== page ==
Musicals, comedies, staged readings, historically-based dramas, plays and so on – theatre takes on multiple forms. Whether you’re acting, directing or part of the stage crew, everything you do is for the audience. If your show is historically-based such as The Diary of Anne Frank, then you need to make sure you are telling the story for those who are learning about it in school and for the people who have had family members who went through the tragedy. If it’s a comedy such as Something Rotten!, then you need to make sure that your audience will understand the hilarious play on words and innuendos. If your audience will not feel the emotion or understand the story you are telling, then why put on the show? The same goes for marketing: if the content doesn’t meet the client’s need or focuses on the appropriate audience, then why write it?


#4: Reading Between the Lines


A huge part of marketing is understanding the reasoning behind the data. Whether it’s from social media posts, PPC campaigns or just website traffic in general, we have to diagnose why users are engaging (or not engaging) the way that they are. Is it a holiday season? Is the target audience miscalculated? Was there a sale? Data shows more than just numbers and it’s up to us to figure out what’s behind those numbers.

Just like with data, as an actor we are constantly tasked with “reading between the lines” of a script. This means we haven’t dug deep enough into the words and haven’t reached that connection with the characters we are playing. If this happens, then the story gets lost. There is a specific reason as to why a character says a certain line or why they cross the stage at this point in the scene. The script is the foundation of the show, it’s the focal point, but it’s what’s happening between the lines that provides the truth of what the performance is trying to convey.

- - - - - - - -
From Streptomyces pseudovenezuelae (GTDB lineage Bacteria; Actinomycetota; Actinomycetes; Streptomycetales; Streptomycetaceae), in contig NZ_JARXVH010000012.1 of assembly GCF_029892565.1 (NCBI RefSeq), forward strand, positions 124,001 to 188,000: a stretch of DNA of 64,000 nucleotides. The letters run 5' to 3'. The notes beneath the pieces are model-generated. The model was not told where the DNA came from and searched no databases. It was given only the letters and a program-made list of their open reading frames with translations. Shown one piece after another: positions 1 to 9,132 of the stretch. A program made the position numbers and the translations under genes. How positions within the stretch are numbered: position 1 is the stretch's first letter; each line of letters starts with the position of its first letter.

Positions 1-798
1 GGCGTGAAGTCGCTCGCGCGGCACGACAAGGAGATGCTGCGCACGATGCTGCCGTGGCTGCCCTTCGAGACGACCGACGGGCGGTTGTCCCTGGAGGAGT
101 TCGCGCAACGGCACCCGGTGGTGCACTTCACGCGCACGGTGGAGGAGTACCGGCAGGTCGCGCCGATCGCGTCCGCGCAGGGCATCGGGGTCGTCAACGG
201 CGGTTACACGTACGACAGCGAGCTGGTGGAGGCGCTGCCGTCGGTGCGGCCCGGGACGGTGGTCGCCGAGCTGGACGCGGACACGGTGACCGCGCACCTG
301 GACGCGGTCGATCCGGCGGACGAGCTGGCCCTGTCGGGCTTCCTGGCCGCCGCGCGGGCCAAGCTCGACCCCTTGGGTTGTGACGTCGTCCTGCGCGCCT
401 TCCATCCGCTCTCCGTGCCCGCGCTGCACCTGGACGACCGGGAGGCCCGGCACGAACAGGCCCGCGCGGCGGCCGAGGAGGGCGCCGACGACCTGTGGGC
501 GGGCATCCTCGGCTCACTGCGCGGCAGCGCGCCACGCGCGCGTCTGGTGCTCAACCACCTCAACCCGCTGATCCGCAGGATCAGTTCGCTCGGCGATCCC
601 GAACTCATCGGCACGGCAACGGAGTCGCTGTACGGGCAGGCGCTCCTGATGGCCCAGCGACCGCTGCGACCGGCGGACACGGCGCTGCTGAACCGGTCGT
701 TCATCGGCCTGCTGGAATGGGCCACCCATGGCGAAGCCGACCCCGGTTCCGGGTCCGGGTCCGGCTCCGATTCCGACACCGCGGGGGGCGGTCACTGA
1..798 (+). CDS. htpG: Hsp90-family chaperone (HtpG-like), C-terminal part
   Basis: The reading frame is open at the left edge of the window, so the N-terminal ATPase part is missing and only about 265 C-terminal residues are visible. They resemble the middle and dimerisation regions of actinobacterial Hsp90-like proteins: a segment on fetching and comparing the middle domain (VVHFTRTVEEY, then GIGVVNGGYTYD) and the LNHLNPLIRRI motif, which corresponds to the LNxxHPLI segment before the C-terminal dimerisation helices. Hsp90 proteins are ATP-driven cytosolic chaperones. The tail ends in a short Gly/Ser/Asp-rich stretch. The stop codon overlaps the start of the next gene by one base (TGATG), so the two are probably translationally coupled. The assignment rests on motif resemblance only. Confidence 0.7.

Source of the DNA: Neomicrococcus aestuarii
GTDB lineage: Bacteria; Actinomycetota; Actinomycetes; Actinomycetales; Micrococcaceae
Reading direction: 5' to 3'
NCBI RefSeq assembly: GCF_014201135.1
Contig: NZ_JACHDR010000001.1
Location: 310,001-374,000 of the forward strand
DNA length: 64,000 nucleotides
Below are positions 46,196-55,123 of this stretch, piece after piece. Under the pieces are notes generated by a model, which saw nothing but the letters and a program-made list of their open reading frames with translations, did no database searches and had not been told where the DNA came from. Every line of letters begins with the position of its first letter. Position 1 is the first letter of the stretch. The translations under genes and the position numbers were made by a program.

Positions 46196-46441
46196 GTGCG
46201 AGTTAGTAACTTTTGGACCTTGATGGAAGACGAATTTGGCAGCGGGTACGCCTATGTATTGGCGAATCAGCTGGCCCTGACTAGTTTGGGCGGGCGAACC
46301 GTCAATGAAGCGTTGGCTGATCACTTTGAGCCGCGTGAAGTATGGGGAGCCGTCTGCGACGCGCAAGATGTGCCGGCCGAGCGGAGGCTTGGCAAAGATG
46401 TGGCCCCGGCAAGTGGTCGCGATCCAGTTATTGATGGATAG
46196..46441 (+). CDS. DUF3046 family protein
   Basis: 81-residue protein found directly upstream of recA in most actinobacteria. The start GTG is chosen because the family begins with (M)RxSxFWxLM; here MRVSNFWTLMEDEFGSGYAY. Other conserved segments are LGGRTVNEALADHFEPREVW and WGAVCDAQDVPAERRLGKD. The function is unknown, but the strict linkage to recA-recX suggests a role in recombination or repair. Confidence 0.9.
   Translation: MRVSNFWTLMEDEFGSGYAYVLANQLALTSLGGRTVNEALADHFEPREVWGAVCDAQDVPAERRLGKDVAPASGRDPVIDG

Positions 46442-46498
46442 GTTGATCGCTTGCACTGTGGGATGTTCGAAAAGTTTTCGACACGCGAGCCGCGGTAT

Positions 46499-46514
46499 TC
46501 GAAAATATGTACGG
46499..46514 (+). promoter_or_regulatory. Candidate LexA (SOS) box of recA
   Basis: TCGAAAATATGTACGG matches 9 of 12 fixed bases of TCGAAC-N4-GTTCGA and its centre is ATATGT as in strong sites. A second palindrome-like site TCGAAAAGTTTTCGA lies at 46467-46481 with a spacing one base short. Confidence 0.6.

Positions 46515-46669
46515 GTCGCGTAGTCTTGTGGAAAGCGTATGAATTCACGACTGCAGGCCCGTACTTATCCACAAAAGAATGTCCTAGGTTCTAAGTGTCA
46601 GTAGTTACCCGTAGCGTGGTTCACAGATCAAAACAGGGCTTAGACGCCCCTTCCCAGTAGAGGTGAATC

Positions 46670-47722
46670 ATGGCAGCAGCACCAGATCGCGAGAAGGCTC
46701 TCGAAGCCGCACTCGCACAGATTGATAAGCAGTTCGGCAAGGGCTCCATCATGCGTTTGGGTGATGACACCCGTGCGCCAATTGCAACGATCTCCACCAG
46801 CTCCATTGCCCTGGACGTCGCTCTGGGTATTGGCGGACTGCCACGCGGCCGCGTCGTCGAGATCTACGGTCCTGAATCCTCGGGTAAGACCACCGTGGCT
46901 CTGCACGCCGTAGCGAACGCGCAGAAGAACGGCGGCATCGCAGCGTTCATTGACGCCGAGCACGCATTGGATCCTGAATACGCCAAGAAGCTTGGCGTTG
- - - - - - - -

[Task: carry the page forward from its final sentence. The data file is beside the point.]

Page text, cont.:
#5: Storytelling


Lastly, one aspect of marketing is the art of storytelling. To tell a story in marketing, this means that not only does the content have to provide the necessary information for the user, but the design has to be able to attract and keep them engaged. Storytelling can be done in a variety of ways. There are brand strategies, which is the collaboration of colors, slogans, buyer personas, and logos to help tell your brand’s story. Then you have social media graphics and images, which give users a quick glance at what product or service you are trying to sell before they even read the caption or click on the link (they say a picture is worth a thousand words). And there are still so many other elements that we explore in marketing as to how we can tell stories.

I still remember my first show at the Players Guild Theatre. The director gave us this inspirational and powerful pep talk the day of auditions. The one line that stuck with me was, “Be a storyteller.” That is exactly what we do in theatre – we tell a story with every word, facial expression and movement on that stage. Whether it’s to provide a comical evening or shine light on a sensitive subject, each actor is tasked to get the audience away from reality for a few hours and get them lost in a story.

Although attending a show or performing on stage isn’t for everyone, the worlds of theatre and marketing are more similar than we think. As you continue improving your marketing efforts, remember what it means to be a marketer and how you can impact your company’s digital presence.

Need help navigating the digital marketing world? (Don’t worry, we won’t have you get up on stage and sing for us.) We can help.